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Going to Church as an Act of High Treason

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Getting my family to church on Sunday morning sometimes feels like we are recreating the first 10 minutes of “Home Alone.”

There is nothing glamorous about it, even for a preacher’s family. After a sleepless night of babies crying, half-consciously fumbling for the coffee maker, showering, waking the kids up (who are finally deep asleep, conveniently), bathing the kids, getting dressed, getting the kids dressed, settling property disputes between the children, scouring the kitchen for something edible, reviewing Bible class and sermon notes, we’re just lucky to be alive at the end of the day. (My wife is an incredible woman for doing most of this so I can focus on the preacher stuff.)

I know it sounds crazy, but we do this every week. Willingly.

And, while it’s easy to get caught up in the hustle and bustle of going to church, we need not forget the gravity of our mission. Going to church is a bold act of defiance toward the prince of the power of the air (Eph. 2:2).

You see, each time your tired legs stand for another stanza of praise toward the King of kings and Lord of lords, you are declaring that the ruler of this world is not the prince he claims to be (John 12:31). You are part of a new Kingdom, have a new King, and are anxiously awaiting His imminent return.

At the risk of sounding overdramatic, going to church is nothing short of treason against the state of this world (John 15:18-20).

We know there are consequences to this. The commands of God now take precedence over the will of man (Acts 5:29). While we know the governing authorities of this world still have some limited power (Rom. 13:1-7), we are now citizens of a new Kingdom (Phil. 3:20; 1 Pet. 2:9). And it isn’t always easy being an expatriate (Matt. 10:34-39).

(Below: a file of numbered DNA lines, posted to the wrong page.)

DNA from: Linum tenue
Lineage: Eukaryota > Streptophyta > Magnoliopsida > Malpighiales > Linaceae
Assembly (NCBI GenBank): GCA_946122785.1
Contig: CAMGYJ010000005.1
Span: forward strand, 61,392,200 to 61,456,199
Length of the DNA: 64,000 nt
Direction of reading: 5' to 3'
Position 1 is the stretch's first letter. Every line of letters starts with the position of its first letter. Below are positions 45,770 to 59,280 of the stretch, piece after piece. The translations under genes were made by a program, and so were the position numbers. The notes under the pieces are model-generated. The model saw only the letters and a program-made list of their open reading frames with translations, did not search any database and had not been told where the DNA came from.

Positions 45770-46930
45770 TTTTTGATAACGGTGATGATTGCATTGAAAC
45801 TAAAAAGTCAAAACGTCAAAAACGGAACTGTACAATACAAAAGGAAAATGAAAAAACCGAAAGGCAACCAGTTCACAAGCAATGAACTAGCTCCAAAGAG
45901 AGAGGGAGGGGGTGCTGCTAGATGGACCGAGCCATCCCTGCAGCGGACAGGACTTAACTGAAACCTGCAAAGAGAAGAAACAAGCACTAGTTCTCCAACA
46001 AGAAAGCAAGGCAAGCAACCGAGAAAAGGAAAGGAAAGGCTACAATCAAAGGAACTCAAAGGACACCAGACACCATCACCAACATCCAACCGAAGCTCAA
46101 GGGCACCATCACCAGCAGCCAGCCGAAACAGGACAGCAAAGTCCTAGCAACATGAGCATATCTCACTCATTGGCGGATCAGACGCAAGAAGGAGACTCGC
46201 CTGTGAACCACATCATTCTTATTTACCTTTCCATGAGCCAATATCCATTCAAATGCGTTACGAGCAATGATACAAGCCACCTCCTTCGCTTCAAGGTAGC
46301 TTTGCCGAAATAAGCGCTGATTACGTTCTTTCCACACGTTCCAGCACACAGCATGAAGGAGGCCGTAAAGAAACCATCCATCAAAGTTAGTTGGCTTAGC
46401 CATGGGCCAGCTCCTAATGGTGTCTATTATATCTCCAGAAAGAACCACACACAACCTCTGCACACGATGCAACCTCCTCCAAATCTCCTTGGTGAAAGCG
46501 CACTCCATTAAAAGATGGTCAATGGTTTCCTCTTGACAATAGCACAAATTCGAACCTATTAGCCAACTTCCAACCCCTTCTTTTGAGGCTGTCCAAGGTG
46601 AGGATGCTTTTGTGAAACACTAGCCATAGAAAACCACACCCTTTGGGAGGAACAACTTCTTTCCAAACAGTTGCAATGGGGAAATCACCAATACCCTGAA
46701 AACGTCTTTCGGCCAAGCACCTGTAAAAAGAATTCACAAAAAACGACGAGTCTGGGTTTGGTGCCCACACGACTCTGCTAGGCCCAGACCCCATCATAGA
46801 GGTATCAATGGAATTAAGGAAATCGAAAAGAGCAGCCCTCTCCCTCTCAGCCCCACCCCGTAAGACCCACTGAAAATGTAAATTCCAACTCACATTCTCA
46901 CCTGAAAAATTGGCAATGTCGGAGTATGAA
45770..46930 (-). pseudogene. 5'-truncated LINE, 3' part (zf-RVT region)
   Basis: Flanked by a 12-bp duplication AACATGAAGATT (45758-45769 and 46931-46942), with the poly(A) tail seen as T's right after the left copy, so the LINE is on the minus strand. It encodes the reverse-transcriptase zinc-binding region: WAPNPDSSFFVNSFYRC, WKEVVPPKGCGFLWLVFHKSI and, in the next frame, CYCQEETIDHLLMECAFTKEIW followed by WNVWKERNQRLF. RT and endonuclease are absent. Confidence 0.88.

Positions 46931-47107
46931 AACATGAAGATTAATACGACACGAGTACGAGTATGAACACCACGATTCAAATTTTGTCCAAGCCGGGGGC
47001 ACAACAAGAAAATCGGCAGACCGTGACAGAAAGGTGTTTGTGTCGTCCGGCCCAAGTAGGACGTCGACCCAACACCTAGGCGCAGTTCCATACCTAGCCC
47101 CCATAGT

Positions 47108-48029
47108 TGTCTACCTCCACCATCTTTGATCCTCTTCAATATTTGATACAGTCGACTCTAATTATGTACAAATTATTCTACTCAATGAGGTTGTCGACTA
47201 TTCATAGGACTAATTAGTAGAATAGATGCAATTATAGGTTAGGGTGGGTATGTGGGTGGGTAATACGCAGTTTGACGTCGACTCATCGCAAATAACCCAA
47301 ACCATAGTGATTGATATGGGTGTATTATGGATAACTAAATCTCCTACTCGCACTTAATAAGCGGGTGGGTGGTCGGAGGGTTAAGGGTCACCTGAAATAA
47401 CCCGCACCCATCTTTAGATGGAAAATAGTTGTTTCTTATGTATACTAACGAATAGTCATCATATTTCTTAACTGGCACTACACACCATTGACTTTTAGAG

Thus, when you bow your head in congregational prayer – when you underline a passage in your Bible during the lesson – when you drink the juice of the Lord’s Supper – when you drop your well-earned money in the collection plate – you are wholeheartedly declaring your allegiance to the Almighty God and your noncompliance to the god of this world (2 Cor. 4:4).

I know there are other reasons we assemble with the saints throughout the week:

  • We go to encourage and be encouraged (1 Thess. 4:18; 5:11; Heb. 3:13; Jas. 5:16).
  • We go because that’s what the early church did (Acts 2:42; 20:7).
  • We go for accountability (1 Pet. 5:1-4; Heb. 13:17).
  • We go to learn (Rom. 15:14).
  • We go to proclaim the Lord’s death until He comes (1 Cor. 11:26).
  • We go to contribute money to the Kingdom (1 Cor. 16:2).
  • We go because the local assembly of Christians is representative of the “living stones” of God’s temple, with God dwelling among Christians in a different way when they are assembled than when they are isolated (Matt. 18:20; Eph. 2:19-22; 1 Pet. 2:5a).
  • And we go to every regular assembly because that’s what we are commanded to do (Heb. 10:24-25).

But also go to church so you can tell the world – by your utter exhaustion (I’m talking to parents) – by your not being anywhere else (I’m talking to athletes) – by your dedication (I’m talking to those who must commute long distances) – by your courage (I’m talking to those who are mocked by their own family members) – that there is another King. And you love worshipping Him alongside the other citizens of His kingdom.

Your comments are welcome and encouraged, even if they are in disagreement. However, please keep your comments relevant to the article. For my full comment policy, click here.

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9 Responses to Going to Church as an Act of High Treason

  1. Luke April 25, 2017 at 10:48 AM #

    Amen!

    And I would add that anytime we oppose evil in any form (denouncing abortion, standing up for someone being oppressed, condemning a racist joke that we hear, etc.), we are similarly opposing the ruler of this world.

    I think this realization is a vital means of motivation as we seek to live in the world as Jesus calls us to: a life of faithful discipleship is lived in direct opposition to the work of Satan himself.

  2. Glenn Ziegler April 25, 2017 at 12:06 PM #

    Bold words.
    *So, Ben, how far do YOU take this?
    *Do you still Pledge Allegiance To The Flag?
    *What do YOU teach YOUR kids about that?
    *Do YOU salute the flag during the Star Spangled Banner with hand over heart?
    *Do YOU honor soldiers more than missionaries and Bible Teachers?

    *How real is YOUR citizenship in heaven?
    *Does the rubber ever meet the road?

  3. Ivy April 25, 2017 at 12:27 PM #

    I feel so encouraged! Thanks bro Ben.

  4. Pamela Carlile April 25, 2017 at 12:28 PM #

    This is a very good message. I enjoyed it and I fully agree.

  5. Amanda DIxon April 25, 2017 at 12:47 PM #